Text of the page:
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Principle of Induction and Principle of Well-Ordering

  1. Jan 24, 2010 #1
    Can anyone prove that the Principle of Induction is a consequence of the Principle of Well-Ordering?

    How bout that the Principle of Well-Ordering is a consequence of the Principle of Induction?
     
  2. jcsd
  3. Jan 25, 2010 #2
    Assuming that you are referring to finite induction (that is, applied to [tex]\mathbb N[/tex] and its subsets) and the strongest form of the induction principle for this case:

    Given a nonempty set [tex]X\subseteq \mathbb N[/tex], then:

    [tex]0 \in X \wedge \forall n \in \mathbb N\left(n \in X \rightarrow n+1 \in X\right)\rightarrow X=\mathbb N[/tex]

    Then, as the usual ordering relation in [tex]\mathbb N[/tex] is a well-order implies the induction principle for, suppose [tex]X\neq \emptyset[/tex], [tex]X \subset \mathbb N[/tex] (with strict inclusion), then its complement [tex]X' = \mathbb N / X[/tex] is also nonempty and, by the well-ordering principle, has a minimum element, say [tex]a \in X'[/tex]. But [tex] a \neq 0[/tex], so [tex]a-1 \in X[/tex]; but then, [tex]a=\left(a-1\right)+1 \in X[/tex], which is a contradiction. Therefore, [tex]X = \mathbb N[/tex].

    As for the reciprocal, the exact statement is: if a totally ordered set satisfies the induction principle (finite or transfinite), then it must be well-ordered.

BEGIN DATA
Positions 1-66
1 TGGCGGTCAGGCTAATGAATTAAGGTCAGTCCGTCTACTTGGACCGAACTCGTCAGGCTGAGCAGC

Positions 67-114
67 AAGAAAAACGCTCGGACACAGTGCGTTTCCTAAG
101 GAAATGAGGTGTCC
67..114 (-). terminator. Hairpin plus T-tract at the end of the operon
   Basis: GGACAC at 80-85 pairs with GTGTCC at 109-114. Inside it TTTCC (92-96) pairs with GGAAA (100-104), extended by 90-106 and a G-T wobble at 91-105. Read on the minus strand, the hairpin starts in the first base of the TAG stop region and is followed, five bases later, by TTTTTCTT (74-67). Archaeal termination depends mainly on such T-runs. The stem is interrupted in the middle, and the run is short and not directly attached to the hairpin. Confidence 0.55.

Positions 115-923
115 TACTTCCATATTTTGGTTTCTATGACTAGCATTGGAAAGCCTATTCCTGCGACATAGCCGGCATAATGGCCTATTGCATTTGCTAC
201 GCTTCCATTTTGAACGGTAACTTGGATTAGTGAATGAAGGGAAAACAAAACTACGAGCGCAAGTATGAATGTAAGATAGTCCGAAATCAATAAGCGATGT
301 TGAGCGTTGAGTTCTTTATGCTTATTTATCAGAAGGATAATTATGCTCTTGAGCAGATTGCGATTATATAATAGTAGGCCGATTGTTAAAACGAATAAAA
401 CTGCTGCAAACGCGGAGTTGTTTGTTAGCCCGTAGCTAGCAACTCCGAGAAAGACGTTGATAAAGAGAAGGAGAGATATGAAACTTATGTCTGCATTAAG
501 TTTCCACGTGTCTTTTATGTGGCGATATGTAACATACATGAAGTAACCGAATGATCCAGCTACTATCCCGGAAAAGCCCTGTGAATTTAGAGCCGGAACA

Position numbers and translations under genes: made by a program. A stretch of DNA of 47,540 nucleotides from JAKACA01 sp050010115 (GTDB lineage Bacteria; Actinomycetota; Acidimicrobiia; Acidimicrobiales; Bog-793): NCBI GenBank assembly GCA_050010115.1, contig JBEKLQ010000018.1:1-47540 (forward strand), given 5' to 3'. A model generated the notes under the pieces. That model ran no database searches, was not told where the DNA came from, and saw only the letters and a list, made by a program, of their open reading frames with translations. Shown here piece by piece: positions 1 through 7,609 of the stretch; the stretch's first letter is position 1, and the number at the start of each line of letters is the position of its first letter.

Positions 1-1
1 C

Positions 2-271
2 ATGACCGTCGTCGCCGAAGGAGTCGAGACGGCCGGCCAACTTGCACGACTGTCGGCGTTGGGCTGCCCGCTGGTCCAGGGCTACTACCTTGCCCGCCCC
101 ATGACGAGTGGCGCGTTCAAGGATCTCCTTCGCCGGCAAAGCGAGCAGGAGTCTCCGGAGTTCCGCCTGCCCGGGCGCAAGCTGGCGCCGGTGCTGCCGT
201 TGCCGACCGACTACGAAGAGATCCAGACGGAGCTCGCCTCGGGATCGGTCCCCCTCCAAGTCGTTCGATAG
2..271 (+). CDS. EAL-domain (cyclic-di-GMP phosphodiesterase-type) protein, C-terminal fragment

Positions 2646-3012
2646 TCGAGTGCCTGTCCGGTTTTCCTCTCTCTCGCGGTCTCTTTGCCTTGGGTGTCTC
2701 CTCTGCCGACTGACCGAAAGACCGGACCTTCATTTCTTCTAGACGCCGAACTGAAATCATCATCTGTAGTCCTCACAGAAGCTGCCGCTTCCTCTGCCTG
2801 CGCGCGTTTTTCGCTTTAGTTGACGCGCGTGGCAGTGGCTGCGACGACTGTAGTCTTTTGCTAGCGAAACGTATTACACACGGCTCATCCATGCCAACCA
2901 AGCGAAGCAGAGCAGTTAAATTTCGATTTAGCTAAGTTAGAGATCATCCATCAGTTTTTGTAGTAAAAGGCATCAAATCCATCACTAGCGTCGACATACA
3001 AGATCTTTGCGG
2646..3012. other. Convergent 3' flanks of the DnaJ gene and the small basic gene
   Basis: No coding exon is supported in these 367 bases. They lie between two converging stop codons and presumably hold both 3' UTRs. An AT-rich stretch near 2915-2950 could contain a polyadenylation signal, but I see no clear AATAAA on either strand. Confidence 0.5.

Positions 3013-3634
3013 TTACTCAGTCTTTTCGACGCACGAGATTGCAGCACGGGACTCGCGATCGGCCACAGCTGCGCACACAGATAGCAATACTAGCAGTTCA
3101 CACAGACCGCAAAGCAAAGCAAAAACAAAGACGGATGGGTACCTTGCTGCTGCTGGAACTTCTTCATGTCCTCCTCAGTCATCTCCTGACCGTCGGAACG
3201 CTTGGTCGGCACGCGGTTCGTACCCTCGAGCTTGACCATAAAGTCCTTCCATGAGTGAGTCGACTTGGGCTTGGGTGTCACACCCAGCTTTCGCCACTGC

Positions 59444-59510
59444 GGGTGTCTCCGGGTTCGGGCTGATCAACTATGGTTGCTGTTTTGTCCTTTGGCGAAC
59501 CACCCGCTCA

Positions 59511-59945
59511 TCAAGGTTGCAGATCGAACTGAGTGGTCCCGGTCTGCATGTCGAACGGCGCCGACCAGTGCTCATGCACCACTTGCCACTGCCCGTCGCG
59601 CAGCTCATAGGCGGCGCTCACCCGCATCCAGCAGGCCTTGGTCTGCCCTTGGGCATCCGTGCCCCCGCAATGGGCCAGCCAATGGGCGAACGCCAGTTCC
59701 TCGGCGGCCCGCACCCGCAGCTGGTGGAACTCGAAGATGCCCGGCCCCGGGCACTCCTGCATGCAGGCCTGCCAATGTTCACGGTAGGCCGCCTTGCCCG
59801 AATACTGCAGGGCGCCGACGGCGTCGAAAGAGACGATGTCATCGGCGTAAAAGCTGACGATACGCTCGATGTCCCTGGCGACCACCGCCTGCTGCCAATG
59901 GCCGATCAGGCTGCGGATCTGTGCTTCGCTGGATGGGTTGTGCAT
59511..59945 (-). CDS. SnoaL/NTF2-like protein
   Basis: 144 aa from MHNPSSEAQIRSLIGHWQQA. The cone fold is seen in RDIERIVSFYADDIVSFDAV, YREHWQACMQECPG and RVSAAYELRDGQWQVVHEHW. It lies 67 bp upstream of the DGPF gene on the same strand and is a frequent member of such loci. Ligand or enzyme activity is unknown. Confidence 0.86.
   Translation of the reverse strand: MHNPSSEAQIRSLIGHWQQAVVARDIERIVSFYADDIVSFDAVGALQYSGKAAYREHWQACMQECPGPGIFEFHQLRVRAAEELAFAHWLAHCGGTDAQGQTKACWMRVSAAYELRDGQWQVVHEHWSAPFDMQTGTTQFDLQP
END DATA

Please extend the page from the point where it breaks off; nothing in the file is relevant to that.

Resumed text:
In the case of [tex]\mathbb N[/tex], it suffices to prove that the usual ordering is also a well-order. Let [tex]X \subseteq \mathbb N[/tex], [tex]X \neq \emptyset[/tex]; then we have:

    (1)[tex]0 \in X[/tex]. Then we are done: 0 is the minimum element of X.

    (2)Otherwise, as 0 belongs to the complement of X, applying the induction principle to it, then either [tex]X' = \mathbb N[/tex], which means that X is empty, or

    [tex]\forall n \in \mathbb N\left(n \in X' \rightarrow n+1 \in X'\right)[/tex]

    is false. Therefore, there must be an [tex]n[/tex], such that [tex]n+1 \notin X'\Leftrightarrow n+1 \in X[/tex] and this implies that either that n+1 is the minimum element of X, or that we have to check, at most, a finite number of cases [tex]\left\{0,...,n+1\right\}[/tex] to find it.

    These statements carry to the transfinite case (in fact, it can be proved that [tex]\mathbb N[/tex] is well-ordered without induction and a little set theory, as this set is the smallest transitive one), where the proofs are basically the same, but they require a knowledge of ordinals (the main difference is that there are two distinct types of infinite ordinals).
     
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